"That's what happens on the sideline," Robinson said. "That's what happens with all teams. People get frustrated, they yell. The next play you just move on. Five minutes later you'll probably see [ the upset player] talking to that same guy. Me and Booker can be busting about a play with Todd and we can just get heated and then the next play we come back and say, 'Alright, Todd, I see this, too.' That's just part of the game."
Jauron, who was unaware that anything had even happened, did not address the incident with the players on Monday.
Defending Shoop: So what about Shoop and his play-calling? Asked about it, Marcus Robinson had this to say:
"I don't call the plays. As an offense you've got to accept the plays that he calls. That's the bottom line. No matter what you say or what you do it's still up to the offensive coordinator. And once you go talk to him on the sideline and he calls the plays he feels that are going to make us move the ball down the field, we've got to execute as an offense.
"The bottom line is that I can only run what's called. You can get frustrated, fuss and yell, it's not going to change anything. What's it going to change? That you disrespected the coach? That's something that you don't do. You've just got to do what's called. You come back to the sideline, you sit down and you say, 'Coach, I saw this on the field and they're doing this and they should've changed to this.' And you just leave it at that.
"It's up to him to make that decision to change or see what he sees differently and go from there. I'm quite sure coach Shoop has a lot of things to take into consideration: the running game, the offensive line blocking, 'Do I have this receiver who can get open in this route?' There's a lot of stuff that goes on his head.
"As a receiver I want the ball every time. But sometimes you're not able to get it. When you do get a chance to make a play, that's what you've got to do."
Robinson was critical of himself for dropping a 60-yard pass from fellow receiver Marty Booker. Booker threw the ball nearly 60 yards and Robinson jumped between two defenders, got both hands on the ball but dropped it.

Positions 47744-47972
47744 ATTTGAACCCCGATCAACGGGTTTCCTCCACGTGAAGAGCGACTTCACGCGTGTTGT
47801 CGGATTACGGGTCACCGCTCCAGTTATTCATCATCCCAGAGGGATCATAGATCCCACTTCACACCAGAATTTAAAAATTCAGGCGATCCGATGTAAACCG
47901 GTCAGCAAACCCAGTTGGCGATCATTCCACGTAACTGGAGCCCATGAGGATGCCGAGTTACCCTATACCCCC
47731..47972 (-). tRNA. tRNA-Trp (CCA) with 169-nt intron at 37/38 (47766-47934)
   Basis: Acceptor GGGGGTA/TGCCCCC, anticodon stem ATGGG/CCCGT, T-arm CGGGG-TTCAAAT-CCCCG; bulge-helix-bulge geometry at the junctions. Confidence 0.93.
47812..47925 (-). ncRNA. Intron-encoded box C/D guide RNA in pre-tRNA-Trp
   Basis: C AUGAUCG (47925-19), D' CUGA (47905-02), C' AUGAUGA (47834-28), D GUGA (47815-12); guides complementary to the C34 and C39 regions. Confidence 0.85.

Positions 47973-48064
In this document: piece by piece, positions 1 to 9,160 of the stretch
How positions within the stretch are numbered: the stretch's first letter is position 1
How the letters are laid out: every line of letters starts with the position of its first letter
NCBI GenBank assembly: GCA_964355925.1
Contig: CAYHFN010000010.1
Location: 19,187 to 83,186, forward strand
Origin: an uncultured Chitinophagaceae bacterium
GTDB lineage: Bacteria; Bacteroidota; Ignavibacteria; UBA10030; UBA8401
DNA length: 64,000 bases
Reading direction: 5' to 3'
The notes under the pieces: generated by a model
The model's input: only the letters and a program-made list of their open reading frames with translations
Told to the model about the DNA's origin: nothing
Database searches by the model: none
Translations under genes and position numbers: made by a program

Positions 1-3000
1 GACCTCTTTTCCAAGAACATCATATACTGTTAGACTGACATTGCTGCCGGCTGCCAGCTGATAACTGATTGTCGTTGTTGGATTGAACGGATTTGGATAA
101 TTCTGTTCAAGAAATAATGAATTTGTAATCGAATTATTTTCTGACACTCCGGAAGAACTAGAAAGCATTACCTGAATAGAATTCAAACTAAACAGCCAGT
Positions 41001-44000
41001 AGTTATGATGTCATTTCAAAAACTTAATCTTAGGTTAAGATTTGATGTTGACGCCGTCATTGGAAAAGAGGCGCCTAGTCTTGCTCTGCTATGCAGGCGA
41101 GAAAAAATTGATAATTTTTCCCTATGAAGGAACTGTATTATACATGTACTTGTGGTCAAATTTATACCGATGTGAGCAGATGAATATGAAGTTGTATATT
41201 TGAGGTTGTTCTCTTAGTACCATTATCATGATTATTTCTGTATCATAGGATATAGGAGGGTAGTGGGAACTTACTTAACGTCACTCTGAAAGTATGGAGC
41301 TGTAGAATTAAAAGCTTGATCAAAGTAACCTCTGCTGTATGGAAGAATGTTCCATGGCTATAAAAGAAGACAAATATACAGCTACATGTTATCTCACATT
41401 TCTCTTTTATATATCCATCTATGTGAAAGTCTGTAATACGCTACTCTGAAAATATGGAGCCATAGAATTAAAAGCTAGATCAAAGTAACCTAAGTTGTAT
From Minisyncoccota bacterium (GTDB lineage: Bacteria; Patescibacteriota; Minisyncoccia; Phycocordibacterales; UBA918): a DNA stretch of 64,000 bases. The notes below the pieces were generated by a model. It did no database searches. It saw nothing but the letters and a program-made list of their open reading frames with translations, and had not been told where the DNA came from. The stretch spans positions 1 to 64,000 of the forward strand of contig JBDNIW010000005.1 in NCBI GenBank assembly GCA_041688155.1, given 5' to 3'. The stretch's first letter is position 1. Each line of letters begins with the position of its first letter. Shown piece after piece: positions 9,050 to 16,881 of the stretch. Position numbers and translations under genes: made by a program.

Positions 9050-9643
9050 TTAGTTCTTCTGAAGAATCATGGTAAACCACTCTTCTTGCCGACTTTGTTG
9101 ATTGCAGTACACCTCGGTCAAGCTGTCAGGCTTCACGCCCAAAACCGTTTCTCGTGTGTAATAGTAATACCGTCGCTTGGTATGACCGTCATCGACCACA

"I've just got to make that play," Robinson said.
"That was a punt, though," he said referring to the length of the pass.
Miller update: Asked how Jim Miller was following Sunday's game, Jauron replied, "Very sore."
Miller had missed two weeks because of lingering tendinitis in his throwing shoulder and elbow. And Jauron admitted the injury may have contributed to Miller's lack of accuracy down the stretch against the Eagles.
Miller, who completed 19 of 36 passes, missed a number of plays on the final drive with the Bears trailing by a touchdown. He overthrew a wide-open Booker, nearly threw an interception trying to force one to tight end John Davis and then threw a final desperation pass to Robinson out of bounds.
"I know that Jim would not want to use it as an excuse and we dont want to use it as an excuse but I think the fact of the matter is that his arm is sore," Jauron said. "I think it does have some affect on throws in the course of the game and it could have some affect there."
Miller will be evaluated Wednesday but Jauron expects him to be ready for next week's game against the defending Super Bowl champion New England Patriots.